Not a member?     Existing members login below:
Holidays Offer
 

The Garden of Survival

Chapter 1
IT will surprise and at the same time possibly amuse you to know that I had the instinct
to tell what follows to a Priest, and might have done so had not the Man of the World in
me whispered that from professional Believers I should get little sympathy, and probably
less credence still. For to have my experience disbelieved, or attributed to hallucination,
would be intolerable to me. Psychical investigators, I am told, prefer a Medium who
takes no cash recompense for his performance, a Healer who gives of his strange
powers without reward. There are, however, natural-born priests who yet wear no
uniform other than upon their face and heart, but since I know of none I fall back upon
yourself, my other half, for in writing this adventure to you I almost feel that I am writing
it to myself.
The desire for confession is upon me: this thing must out. It is a story, though an
unfinished one. I mention this at once lest, frightened by the thickness of the many
pages, you lay them aside against another time, and so perhaps neglect them
altogether. A story, however, will invite your interest, and when I add that it is true, I feel
that you will bring sympathy to that interest: these together, I hope, may win your
attention, and hold it, until you shall have read the final word.
That I should use this form in telling it will offend your literary taste--you who have made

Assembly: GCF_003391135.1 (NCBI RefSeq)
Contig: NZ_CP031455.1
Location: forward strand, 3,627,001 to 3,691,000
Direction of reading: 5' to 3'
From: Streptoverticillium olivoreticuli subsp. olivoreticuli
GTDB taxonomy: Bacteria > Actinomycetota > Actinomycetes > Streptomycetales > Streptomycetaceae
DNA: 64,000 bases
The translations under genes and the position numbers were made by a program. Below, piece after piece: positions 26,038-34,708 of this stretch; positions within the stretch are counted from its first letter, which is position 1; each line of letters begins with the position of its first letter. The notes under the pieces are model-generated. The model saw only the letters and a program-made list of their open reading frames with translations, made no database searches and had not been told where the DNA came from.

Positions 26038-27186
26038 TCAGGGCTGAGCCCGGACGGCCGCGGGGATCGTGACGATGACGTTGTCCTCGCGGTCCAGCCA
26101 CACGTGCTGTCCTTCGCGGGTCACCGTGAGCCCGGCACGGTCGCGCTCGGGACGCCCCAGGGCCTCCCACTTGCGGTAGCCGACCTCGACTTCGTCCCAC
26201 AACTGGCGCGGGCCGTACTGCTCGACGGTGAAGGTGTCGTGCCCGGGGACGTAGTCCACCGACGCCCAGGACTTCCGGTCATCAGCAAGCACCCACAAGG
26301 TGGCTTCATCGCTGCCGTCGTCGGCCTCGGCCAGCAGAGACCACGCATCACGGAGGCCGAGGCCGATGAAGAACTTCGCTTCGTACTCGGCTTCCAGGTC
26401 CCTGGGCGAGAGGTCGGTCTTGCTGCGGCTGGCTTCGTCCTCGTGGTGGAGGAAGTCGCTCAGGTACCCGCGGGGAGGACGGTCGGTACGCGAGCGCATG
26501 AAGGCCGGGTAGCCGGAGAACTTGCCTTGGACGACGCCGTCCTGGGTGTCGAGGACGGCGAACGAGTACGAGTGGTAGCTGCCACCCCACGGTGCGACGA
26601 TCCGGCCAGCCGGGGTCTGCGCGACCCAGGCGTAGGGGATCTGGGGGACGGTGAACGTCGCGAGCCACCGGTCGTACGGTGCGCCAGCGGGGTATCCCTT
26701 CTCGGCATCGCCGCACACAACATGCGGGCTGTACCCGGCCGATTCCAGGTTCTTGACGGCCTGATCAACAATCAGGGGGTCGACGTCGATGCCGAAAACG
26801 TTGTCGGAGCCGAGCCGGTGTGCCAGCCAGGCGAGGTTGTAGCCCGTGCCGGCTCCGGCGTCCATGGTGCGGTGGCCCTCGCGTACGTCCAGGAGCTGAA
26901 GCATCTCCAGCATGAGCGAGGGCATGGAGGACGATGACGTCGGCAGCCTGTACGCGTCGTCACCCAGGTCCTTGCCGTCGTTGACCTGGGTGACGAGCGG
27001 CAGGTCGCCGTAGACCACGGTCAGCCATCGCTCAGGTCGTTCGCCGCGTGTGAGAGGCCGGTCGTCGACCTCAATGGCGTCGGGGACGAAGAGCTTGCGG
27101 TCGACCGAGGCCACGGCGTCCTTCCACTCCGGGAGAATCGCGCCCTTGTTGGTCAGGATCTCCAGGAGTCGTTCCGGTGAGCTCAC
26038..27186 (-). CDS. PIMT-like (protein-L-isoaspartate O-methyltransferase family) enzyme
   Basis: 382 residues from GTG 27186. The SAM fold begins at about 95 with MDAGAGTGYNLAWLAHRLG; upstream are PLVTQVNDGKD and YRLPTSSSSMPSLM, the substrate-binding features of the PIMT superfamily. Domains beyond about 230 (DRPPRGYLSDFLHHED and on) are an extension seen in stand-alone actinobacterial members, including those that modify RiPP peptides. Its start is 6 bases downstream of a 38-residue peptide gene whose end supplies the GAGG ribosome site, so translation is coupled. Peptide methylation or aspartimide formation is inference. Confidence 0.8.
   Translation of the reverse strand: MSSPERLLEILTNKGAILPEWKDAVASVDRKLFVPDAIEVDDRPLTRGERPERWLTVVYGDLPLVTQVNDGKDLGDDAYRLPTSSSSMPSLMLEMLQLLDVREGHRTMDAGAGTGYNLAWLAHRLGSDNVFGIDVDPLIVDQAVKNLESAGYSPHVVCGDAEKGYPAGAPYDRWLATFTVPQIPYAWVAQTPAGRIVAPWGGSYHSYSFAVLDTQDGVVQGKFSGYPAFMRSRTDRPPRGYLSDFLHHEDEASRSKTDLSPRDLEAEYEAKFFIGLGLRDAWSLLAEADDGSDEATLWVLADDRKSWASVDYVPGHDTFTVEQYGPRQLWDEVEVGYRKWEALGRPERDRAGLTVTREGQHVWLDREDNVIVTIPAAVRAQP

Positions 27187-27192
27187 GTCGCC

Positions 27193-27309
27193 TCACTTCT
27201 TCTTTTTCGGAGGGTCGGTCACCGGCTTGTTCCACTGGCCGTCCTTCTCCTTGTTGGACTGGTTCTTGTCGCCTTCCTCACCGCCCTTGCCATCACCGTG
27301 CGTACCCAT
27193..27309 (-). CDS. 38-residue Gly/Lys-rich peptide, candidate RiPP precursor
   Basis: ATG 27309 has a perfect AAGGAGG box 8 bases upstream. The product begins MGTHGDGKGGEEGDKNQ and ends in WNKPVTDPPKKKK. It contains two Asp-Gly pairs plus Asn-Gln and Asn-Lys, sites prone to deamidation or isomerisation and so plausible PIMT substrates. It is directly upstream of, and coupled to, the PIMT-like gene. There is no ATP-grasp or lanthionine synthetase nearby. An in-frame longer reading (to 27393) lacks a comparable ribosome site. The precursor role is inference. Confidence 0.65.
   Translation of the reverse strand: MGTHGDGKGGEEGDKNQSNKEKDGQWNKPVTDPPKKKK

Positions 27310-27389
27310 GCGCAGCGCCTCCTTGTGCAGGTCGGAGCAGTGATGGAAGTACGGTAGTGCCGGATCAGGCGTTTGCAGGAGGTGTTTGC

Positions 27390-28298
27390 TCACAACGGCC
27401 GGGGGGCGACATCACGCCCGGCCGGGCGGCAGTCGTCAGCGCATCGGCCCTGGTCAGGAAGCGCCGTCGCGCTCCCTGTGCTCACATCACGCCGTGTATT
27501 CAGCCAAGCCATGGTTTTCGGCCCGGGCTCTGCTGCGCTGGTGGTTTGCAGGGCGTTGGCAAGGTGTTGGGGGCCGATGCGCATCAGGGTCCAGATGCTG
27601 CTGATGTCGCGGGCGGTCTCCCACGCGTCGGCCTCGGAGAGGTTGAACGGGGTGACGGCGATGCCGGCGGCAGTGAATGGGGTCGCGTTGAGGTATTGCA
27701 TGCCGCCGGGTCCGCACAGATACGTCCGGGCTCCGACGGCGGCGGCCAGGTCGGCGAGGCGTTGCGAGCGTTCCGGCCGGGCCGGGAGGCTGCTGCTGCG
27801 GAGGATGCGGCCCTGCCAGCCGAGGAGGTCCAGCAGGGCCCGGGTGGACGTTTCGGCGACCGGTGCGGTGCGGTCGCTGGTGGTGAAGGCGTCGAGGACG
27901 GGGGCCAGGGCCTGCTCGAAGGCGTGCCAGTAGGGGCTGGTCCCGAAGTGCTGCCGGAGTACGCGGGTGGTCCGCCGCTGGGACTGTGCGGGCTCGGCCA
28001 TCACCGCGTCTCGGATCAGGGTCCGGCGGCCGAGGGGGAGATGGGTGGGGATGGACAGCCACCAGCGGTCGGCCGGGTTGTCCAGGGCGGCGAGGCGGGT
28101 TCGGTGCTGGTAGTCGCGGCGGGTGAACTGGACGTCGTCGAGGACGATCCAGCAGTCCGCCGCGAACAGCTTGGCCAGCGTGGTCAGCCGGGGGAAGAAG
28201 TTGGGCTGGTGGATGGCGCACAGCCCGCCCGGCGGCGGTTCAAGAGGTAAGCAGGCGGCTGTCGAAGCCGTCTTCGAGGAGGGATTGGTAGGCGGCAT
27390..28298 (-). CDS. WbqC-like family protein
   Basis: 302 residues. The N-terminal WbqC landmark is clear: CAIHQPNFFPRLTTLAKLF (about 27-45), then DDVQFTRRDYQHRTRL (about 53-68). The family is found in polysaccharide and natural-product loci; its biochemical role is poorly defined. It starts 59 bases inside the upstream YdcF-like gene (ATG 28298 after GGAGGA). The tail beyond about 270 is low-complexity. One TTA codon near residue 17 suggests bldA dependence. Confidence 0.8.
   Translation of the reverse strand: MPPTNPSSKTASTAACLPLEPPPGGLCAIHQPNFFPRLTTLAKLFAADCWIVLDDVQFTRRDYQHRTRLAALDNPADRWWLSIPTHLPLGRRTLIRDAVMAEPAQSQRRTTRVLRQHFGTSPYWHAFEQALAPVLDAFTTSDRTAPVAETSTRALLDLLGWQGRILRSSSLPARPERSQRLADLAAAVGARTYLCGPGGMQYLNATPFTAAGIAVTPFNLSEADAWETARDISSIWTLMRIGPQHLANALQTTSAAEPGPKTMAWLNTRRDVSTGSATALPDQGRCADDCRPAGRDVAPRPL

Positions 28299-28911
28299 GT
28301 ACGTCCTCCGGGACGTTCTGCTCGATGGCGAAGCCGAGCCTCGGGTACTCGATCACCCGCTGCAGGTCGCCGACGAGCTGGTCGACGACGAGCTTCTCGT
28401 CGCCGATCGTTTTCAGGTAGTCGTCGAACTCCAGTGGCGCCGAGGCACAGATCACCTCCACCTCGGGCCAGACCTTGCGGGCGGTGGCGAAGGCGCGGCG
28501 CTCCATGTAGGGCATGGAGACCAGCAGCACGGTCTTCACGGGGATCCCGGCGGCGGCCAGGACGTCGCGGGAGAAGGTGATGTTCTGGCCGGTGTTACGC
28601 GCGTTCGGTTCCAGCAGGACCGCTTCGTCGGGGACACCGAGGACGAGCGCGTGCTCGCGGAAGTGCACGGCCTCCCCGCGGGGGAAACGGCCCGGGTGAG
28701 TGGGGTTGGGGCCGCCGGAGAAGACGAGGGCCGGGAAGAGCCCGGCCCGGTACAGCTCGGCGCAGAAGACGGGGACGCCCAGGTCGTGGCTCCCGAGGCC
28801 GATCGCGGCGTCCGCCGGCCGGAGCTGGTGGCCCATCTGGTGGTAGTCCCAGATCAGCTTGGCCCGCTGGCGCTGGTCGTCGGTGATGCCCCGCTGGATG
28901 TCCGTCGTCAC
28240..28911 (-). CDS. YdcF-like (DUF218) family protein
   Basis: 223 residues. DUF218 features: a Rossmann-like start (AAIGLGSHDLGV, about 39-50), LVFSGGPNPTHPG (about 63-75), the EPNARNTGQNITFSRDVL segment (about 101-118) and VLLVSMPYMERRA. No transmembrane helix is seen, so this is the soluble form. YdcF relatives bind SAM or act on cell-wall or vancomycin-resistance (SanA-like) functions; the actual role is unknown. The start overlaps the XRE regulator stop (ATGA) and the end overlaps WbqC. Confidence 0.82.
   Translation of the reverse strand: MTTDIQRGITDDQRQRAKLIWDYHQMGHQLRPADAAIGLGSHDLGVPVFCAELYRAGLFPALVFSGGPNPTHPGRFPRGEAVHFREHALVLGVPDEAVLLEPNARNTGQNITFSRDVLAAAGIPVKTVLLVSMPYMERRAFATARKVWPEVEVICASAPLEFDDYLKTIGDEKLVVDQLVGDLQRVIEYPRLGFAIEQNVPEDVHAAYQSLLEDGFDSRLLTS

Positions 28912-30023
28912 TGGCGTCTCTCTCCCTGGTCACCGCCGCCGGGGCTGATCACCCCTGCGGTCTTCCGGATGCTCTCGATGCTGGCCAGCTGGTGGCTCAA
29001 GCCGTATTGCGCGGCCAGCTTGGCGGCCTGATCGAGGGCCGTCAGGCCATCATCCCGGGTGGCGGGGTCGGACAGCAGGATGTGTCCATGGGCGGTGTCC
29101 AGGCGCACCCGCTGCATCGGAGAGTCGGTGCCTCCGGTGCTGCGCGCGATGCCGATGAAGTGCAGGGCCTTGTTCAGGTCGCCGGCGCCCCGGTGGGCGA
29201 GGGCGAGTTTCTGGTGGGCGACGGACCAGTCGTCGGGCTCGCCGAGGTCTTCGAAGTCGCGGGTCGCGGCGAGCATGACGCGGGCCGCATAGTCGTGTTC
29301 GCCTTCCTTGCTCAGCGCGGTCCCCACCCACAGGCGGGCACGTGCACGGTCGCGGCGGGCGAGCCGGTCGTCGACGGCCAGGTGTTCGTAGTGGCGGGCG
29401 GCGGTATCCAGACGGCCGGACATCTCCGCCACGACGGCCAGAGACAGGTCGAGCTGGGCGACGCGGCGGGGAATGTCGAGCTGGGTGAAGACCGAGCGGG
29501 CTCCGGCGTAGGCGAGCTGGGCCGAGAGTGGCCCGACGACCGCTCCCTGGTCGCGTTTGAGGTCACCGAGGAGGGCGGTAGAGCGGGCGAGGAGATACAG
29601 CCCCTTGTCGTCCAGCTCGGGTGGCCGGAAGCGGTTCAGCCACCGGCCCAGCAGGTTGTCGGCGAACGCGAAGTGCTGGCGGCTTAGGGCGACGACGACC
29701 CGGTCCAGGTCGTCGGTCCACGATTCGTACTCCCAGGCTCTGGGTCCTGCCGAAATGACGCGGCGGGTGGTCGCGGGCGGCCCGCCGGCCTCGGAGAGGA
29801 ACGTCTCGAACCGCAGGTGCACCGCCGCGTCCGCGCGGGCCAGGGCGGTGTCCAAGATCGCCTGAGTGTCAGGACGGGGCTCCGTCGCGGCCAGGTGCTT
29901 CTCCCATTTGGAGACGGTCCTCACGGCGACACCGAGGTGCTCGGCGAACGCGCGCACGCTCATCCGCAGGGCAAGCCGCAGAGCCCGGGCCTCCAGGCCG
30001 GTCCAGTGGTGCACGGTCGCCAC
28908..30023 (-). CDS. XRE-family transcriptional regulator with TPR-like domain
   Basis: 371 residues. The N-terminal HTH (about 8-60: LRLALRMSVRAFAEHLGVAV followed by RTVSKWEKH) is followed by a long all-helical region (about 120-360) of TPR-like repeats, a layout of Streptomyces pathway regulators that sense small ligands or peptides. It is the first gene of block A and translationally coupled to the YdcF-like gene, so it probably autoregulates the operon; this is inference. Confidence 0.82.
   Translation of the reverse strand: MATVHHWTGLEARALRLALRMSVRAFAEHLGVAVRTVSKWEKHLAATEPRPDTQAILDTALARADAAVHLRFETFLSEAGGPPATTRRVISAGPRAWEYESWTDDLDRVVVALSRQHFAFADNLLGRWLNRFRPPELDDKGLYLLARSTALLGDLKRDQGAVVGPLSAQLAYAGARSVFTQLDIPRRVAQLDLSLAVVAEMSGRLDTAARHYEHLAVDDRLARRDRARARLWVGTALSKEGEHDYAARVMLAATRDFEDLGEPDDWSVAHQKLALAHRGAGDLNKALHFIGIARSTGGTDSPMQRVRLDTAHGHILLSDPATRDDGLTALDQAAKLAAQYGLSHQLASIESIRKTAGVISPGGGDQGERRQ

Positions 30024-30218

your name both as critic and creative writer--for you said once, I remember, that to tell a
story in epistolary form is a subterfuge, an attempt to evade the difficult matters of
construction and delineation of character. My story, however, is so slight, so subtle, so
delicately intimate too, that a letter to some one in closest sympathy with myself seems
the only form that offers.
It is, as I said, a confession, but a very dear confession: I burn to tell it honestly, yet
know not how. To withhold it from you would be to admit a secretiveness that our
relationship has never known--out it must, and to you. I may, perhaps, borrow--who can
limit the sharing powers of twin brothers like ourselves?--some of the skill your own
work spills so prodigally, crumbs from your writing-table, so to speak; and you will
forgive the robbery, if successful, as you will accept lie love behind the confession as
your due.
Now, listen, please! For this is the point: that, although my wife is dead these dozen
years and more--I have found reunion and I love. Explanation of this must follow as best
it may. So, please mark tie point which for the sake of emphasis I venture to repeat: that
I know reunion and I love.
With the jealous prerogative of the twin, you objected to that marriage, though I knew
that it deprived you of no jot of my affection, owing to the fact that it was prompted by
pity only, leaving the soul in me wholly disengaged. Marion, by her steady refusal to
accept my honest friendship, by her persistent admiration of me, as also by her
 
Remove